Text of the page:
Oddly, the vocals on this movie sound only superficially like the real one; I’m not sure who did the singing since the page on this film does not yet have a “Soundtracks” section, and I had assumed it was Yaya DaCosta herself but one message board contributor said she had a voice double named Deborah Cox, but whoever was singing didn’t have the sheer purity of Houston’s own voice but made up for it by singing far more soulfully, indulging in a lot more melismas, “worrying” and the other devices of soul music (and the Black gospel from which it derived), to the point where the vocals on this movie turned out to be interesting in themselves as reworkings of Houston’s style with less sheer beauty but more emotion and passion. Unfortunately, when the Houston character wasn’t singing this film was so overwrought as to be virtually unwatchable — DaCosta and Escarpeta did such convincing beaver imitations on the scenery it’s hard to imagine anything was left of it when the film wrapped, and Bassett seemed intent on going out of her way to disprove my theory that actor-directors (from Stroheim and Welles — even though as actors they were unmitigated hams — to Allen, Redford, Costner and Eastwood) generally get marvelously quiet, understated performances from their casts. Even the soft-core porn scenes — of which there were several, featuring sex-machine Brown not only with Houston but the two other women with whom he had kids (one of whom he dated and knocked up a second time while he and Houston had already begun their relationship), as well as the party-girl he gets introduced to by one of his “projects” friends and takes up to Houston’s palatial home, only to have Houston unexpectedly come home early and catch them in flagrante delicto (not that old cliché again — that one’s so hoary there’s probably a painting of it at Lascaux!) — aren’t especially exciting or interesting. Whitney Houston’s story, though one with all too many of the makings of cliché (enormously talented star wastes it and ends up ruined and dead way too early), could have made an excellent (or at least a very good) film; instead this one is just a mess, and between this and the savage reviews Lifetime got for their biopic of Aaliyah (which I haven’t seen, though I undoubtedly have it in the backlog somewhere), maybe they just ought to lay off and not do any more movies based on classic and prematurely deceased Black divas, even if they think this is the best sort of programming they can offer for the Martin Luther King, Jr. holiday weekend!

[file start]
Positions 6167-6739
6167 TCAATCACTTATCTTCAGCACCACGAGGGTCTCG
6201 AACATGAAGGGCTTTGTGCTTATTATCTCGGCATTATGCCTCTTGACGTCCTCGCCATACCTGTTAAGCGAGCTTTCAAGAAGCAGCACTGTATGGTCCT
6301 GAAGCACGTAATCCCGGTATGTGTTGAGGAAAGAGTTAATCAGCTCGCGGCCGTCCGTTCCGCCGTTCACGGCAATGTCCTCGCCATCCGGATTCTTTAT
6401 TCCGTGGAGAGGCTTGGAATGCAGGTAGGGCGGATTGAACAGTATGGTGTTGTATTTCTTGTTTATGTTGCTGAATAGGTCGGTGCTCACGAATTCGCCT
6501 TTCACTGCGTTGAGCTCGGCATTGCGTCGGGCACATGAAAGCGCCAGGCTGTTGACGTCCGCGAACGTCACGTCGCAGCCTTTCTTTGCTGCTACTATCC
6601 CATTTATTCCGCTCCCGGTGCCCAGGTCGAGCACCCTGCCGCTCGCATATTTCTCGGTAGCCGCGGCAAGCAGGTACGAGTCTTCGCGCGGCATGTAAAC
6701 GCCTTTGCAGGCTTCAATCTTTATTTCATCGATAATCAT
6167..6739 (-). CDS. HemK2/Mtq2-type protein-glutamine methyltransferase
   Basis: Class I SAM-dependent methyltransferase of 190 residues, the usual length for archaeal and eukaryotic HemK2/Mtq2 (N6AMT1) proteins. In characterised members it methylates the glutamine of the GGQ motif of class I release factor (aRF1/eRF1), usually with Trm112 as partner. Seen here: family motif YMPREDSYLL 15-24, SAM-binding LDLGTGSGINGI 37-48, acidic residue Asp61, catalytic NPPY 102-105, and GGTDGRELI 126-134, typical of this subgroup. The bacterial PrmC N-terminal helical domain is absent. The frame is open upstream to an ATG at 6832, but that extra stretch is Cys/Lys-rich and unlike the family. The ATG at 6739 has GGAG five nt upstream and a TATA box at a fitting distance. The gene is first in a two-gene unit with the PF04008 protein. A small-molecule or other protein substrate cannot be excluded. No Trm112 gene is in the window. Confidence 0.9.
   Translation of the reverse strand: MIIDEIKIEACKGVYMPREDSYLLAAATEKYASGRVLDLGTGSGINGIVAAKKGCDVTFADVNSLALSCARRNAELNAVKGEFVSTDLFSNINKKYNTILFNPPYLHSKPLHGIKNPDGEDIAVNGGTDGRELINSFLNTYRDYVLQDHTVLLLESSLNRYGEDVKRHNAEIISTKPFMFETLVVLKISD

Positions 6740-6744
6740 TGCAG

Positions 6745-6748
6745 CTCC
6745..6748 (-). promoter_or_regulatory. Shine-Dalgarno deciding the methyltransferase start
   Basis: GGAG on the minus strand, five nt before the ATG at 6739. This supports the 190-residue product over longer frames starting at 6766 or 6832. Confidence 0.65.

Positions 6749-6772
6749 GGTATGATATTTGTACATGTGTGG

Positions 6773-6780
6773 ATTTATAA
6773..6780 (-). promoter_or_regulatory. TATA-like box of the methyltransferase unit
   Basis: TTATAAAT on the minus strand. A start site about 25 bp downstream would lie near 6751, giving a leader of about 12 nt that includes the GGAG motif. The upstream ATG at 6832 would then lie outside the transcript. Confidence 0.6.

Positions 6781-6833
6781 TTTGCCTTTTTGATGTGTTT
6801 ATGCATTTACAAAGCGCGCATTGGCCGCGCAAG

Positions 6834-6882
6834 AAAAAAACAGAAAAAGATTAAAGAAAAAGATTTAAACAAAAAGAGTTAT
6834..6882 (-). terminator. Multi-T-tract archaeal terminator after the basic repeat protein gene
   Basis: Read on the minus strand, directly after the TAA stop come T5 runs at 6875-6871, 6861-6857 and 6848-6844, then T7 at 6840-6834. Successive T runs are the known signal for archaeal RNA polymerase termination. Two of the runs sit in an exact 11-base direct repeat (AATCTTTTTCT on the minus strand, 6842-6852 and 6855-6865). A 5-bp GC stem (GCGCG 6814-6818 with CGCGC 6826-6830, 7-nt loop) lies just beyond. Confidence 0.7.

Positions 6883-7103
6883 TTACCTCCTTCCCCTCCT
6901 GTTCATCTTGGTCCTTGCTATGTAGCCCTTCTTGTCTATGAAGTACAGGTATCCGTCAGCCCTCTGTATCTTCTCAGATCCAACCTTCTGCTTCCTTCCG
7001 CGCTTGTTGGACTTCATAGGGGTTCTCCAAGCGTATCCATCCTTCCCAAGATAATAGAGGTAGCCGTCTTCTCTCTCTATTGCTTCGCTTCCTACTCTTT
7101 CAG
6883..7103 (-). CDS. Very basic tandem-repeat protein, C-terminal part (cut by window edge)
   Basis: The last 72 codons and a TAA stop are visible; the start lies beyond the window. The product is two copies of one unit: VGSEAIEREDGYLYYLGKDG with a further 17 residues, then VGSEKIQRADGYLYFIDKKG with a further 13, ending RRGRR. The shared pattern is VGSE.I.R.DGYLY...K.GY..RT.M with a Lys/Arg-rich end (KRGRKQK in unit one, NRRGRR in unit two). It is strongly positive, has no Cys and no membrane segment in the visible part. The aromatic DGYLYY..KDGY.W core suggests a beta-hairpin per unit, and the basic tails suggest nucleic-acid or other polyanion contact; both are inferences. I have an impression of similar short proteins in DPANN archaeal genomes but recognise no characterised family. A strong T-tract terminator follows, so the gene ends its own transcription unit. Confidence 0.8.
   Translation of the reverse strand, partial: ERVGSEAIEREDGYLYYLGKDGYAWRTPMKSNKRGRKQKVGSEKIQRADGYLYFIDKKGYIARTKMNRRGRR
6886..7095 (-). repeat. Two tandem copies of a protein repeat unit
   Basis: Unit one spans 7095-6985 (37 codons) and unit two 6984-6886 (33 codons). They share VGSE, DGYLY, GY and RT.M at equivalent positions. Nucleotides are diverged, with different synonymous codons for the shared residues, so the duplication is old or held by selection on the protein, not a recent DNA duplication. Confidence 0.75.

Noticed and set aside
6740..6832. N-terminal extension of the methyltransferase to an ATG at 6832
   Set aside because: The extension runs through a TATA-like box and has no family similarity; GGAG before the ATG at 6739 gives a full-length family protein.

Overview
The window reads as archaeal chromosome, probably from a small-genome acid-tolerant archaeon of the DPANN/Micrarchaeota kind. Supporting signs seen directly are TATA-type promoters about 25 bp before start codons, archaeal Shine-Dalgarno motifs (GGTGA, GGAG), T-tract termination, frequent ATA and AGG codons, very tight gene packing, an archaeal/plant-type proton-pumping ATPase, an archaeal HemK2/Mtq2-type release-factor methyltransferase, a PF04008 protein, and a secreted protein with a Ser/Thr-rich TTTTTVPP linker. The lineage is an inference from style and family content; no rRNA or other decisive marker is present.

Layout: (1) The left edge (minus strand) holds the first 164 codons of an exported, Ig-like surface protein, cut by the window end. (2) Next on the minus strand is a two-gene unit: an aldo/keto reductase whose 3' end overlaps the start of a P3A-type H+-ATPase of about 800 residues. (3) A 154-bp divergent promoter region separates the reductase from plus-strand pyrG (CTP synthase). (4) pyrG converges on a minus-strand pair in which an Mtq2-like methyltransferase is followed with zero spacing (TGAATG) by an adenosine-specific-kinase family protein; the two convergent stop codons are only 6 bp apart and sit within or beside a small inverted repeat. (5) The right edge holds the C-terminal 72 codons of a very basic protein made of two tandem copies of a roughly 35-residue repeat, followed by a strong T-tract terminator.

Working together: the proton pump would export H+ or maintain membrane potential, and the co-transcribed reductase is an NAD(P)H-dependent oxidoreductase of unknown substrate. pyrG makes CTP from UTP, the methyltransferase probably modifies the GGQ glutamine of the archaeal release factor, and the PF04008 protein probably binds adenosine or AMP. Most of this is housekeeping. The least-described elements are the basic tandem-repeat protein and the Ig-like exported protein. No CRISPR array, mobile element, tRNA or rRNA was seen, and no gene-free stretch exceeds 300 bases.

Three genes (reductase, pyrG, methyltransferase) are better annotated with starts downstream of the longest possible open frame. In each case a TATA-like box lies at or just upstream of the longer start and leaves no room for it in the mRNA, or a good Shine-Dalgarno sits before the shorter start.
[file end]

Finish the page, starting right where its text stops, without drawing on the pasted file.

Friday, January 16, 2015